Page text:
In seems that we are conscious of an event a fraction of a second after our brains start to process the perception of the event. This is not surprising – we are conscious of the ‘finished’ perception and ‘finishing’ the perception takes time. The surprise is that we live in the present and not a fraction of a second into the past. How is this done?
There seems to be three possibilities:
- we live a fraction of a second into the past but never realize it.
- we play very weird games with the perception of time and simultaneous events.
- we do not live in the past but in a projection of the past into the future, giving an approximate present.
The last one seems the most useful to us and also may be a good reason to have consciousness. If the present is t0 and at that time the brain is constructing a model of the world as of t-x. This model is then run forward as a simulation through x duration of time so that it represents a simulation of t0. So we would be living in a simulation of the present. This gives a measure of error to prompt corrections of motor action and of perception. That would really be a cool system and well worth the effort of creating a single global model of the world accessible by all the systems of the brain.
It is not take much of a leap to go from thinking of a MPOFBL system (massively parallel overlapping feed-back loops) to thinking of a MPOFFL system (massively parallel overlapping feed-forward loops).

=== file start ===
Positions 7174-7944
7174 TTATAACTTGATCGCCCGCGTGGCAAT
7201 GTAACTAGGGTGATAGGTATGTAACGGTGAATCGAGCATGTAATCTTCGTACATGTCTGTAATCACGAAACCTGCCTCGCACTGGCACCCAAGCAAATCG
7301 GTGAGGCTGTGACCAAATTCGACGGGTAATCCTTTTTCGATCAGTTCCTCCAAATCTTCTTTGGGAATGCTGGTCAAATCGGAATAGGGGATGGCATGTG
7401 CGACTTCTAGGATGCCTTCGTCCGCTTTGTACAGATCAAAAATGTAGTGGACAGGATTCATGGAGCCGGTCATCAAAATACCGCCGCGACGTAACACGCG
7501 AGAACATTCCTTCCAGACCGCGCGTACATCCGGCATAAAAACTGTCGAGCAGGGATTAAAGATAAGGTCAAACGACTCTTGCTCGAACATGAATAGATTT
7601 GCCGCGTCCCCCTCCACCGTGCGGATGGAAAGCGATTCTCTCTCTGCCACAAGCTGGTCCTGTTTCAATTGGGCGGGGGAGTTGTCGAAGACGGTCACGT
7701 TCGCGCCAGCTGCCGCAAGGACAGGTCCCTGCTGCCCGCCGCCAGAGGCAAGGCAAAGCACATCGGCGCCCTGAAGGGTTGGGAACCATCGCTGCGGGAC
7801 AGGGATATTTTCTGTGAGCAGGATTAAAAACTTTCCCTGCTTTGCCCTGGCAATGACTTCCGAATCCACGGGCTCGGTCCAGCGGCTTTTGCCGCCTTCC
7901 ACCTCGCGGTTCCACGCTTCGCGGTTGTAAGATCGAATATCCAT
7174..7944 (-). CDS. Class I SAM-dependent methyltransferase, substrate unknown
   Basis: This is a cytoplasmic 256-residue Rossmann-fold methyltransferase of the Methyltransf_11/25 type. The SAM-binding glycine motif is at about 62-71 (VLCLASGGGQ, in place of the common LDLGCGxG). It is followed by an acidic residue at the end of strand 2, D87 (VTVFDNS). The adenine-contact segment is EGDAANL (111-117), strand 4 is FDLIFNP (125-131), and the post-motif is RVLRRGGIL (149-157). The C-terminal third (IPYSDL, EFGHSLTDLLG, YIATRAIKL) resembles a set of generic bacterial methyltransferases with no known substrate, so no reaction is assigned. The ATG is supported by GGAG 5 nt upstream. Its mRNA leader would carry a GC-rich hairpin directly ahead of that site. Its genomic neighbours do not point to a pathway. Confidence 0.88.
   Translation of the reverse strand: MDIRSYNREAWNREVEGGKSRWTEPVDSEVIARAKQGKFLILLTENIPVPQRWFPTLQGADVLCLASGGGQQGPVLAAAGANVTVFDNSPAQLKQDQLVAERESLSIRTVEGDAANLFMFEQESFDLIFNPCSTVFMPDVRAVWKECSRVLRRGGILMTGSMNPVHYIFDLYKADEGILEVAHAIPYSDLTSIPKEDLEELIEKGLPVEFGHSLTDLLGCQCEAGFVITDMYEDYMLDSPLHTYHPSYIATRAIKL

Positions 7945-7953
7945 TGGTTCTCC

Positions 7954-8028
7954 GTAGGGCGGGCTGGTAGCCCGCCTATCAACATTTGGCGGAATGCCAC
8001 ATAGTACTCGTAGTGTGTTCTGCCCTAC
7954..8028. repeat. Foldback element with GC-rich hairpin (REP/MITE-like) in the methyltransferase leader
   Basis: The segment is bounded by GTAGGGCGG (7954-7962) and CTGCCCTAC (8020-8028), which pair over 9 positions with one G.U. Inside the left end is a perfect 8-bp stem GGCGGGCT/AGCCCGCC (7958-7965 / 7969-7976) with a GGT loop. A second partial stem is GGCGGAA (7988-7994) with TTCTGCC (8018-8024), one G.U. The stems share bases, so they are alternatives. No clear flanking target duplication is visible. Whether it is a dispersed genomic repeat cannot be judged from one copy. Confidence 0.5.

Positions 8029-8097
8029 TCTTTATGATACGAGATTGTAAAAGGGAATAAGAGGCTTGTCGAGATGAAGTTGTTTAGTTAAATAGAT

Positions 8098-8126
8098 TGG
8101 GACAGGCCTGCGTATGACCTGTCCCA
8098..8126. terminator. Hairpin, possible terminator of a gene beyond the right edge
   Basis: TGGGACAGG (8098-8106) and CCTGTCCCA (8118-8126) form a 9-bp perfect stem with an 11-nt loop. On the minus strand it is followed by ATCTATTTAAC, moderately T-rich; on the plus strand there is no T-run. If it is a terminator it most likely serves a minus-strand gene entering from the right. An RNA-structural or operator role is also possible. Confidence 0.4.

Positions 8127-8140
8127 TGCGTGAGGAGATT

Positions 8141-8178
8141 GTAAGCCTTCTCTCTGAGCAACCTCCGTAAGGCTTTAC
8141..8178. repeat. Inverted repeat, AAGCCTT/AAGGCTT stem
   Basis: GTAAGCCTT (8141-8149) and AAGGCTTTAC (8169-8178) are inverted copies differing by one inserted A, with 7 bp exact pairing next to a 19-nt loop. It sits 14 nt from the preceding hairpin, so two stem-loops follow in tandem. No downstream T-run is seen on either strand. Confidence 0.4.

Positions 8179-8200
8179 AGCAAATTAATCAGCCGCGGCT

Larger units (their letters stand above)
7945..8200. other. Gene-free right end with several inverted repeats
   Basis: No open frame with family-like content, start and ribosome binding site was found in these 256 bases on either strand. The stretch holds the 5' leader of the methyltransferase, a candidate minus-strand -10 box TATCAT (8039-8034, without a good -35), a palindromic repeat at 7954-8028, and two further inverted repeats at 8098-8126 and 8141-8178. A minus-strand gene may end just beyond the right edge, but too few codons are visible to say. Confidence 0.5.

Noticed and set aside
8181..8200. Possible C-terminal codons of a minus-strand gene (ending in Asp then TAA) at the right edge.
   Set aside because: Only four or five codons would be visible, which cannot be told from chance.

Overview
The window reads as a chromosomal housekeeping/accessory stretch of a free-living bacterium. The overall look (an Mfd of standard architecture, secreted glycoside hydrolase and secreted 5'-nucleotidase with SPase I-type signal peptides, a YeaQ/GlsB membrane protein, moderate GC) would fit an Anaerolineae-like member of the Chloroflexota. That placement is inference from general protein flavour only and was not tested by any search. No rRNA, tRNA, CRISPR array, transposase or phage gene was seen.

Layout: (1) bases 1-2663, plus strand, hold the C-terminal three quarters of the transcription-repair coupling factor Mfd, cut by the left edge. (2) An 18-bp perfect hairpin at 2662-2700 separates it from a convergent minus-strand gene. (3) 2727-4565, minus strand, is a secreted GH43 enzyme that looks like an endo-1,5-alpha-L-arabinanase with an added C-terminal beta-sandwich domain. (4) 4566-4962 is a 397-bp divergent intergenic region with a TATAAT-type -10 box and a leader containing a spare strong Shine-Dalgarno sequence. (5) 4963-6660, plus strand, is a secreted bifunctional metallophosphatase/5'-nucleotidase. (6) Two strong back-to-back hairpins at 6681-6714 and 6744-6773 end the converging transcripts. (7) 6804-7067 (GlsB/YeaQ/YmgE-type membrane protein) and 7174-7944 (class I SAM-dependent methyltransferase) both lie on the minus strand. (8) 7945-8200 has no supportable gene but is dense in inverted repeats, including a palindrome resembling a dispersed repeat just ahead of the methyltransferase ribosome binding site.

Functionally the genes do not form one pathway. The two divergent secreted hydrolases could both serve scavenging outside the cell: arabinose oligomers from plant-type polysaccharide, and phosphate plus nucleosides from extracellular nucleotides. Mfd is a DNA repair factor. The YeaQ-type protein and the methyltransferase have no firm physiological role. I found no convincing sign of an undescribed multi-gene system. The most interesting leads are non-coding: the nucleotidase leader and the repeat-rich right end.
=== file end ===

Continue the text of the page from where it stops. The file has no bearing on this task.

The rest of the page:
After writing the above but before posting it, I found a blog post on a NYTimes article. See article and blog. They discuss visual illusions that point to a projection into the near future. In particular the article talks about seeing an image before it actually happens.
“In an experiment originated by Dr. Nijhawan, people watch an object pass a flashbulb. The timing is exact: the bulb flashes precisely as the object passes. But people perceive that the object has moved past the bulb before it flashes. Scientists argue that the brain has evolved to see a split second into the future when it perceives motion. Because it takes the brain at least a tenth of a second to model visual information, it is working with old information. By modeling the future during movement, it is “seeing” the present.”